Really enjoyable documentary about the painter, Sean Scully, shown recently on the BBC: Unstoppable: Sean Scully and the Art of Everything.
On what got him interested in art:
“I can’t really explain why I got hypnotised by art. I don’t really know how I managed to get there from where I was. It’s sort of inexplicable to me, but I used to look at books. I loved these books and they had almost this kind of religious importance to me. And the ones that were the most approachable were these books by Thames & Hudson called The World of Art.”
How Van Gogh’s Chair got him into art school:
“When I was trying to get into art school I had to find something that I could do, that I could teach myself, because I was self-taught. And, some of these things, I can see, are a bit too complicated, but I thought this painting looked as if anybody could have painted it. It seemed as if it was something I could do myself. So I made all these little Van Gogh’s and I got my portfolio together and I got turned down by eleven art schools. All of them. And it was unbelievably discouraging. And finally I came upon an art school that had a little vocational course – not a degree course – in Croydon. So I applied and I miraculously got in. And that’s the beginning.”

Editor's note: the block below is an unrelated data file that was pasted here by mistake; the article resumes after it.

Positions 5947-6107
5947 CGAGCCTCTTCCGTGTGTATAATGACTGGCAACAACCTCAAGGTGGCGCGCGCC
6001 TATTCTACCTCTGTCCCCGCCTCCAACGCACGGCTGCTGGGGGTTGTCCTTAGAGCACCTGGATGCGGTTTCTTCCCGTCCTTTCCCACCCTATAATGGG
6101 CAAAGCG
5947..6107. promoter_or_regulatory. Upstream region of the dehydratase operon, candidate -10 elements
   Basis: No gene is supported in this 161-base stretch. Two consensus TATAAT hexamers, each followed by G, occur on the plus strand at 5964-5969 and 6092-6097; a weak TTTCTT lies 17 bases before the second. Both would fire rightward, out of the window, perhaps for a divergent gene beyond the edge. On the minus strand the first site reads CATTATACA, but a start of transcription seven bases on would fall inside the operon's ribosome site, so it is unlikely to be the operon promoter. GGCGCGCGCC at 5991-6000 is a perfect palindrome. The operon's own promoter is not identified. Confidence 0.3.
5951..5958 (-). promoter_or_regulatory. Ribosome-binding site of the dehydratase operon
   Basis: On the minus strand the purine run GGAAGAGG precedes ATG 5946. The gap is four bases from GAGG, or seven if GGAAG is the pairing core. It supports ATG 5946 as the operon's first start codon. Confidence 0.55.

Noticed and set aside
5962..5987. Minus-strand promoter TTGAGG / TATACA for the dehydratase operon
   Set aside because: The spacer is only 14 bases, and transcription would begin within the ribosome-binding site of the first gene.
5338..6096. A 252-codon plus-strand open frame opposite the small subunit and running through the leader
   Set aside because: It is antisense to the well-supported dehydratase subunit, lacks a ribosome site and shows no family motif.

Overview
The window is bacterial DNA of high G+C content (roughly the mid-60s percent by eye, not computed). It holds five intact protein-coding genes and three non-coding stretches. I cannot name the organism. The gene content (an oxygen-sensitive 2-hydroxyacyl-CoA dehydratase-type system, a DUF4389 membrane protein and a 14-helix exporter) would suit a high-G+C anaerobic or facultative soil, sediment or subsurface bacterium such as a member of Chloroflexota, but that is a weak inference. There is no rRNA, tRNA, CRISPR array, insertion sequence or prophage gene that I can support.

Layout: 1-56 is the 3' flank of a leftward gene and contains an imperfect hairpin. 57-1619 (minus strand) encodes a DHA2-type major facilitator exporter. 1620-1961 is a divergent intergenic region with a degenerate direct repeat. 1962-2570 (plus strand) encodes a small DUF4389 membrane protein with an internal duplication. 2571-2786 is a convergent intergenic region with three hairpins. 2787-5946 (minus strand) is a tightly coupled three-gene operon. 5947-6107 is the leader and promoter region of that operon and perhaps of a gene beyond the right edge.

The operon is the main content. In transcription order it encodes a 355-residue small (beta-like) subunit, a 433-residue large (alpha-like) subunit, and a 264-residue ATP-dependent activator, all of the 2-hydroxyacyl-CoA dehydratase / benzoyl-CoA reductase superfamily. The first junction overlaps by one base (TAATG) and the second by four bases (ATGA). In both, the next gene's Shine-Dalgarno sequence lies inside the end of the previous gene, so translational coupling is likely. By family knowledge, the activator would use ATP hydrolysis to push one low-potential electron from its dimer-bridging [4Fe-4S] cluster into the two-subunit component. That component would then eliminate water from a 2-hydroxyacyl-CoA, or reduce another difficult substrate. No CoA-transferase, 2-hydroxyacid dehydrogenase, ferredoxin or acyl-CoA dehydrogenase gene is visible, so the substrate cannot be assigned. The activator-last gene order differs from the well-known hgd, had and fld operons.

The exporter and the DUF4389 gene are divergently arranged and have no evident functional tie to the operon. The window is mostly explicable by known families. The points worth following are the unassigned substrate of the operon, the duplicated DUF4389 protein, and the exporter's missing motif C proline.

“I don’t have self-doubt. I don’t have doubt and I don’t think that doubt is useful, or constructive. It doesn’t create anything. You have to have faith and commitment and belief to do something that hasn’t been done before or to create something extraordinary. It’s already difficult enough without you putting roadblocks in your own way.”
“People like to pretend that America is the Land of the Free, but it’s not. It’s the Land of Weapons is what it is.”
I watched this on Netflix over the Christmas period. It certainly inspired me to reduce the amount of stuff I own and seriously consider what I consume.
‘Love Locks‘ by Adrian Tomine for The New Yorker
This is a revelation, particularly the track Sintayehu. Wonderful music to end a bewildering year. You can read more at awesometapes.com:
The soulful, smokey reinterpretations of seminal Ethiopian standards, along with two Mergia originals, make a considerable impact on your heart, if only you’re still human in these strange and challenging times.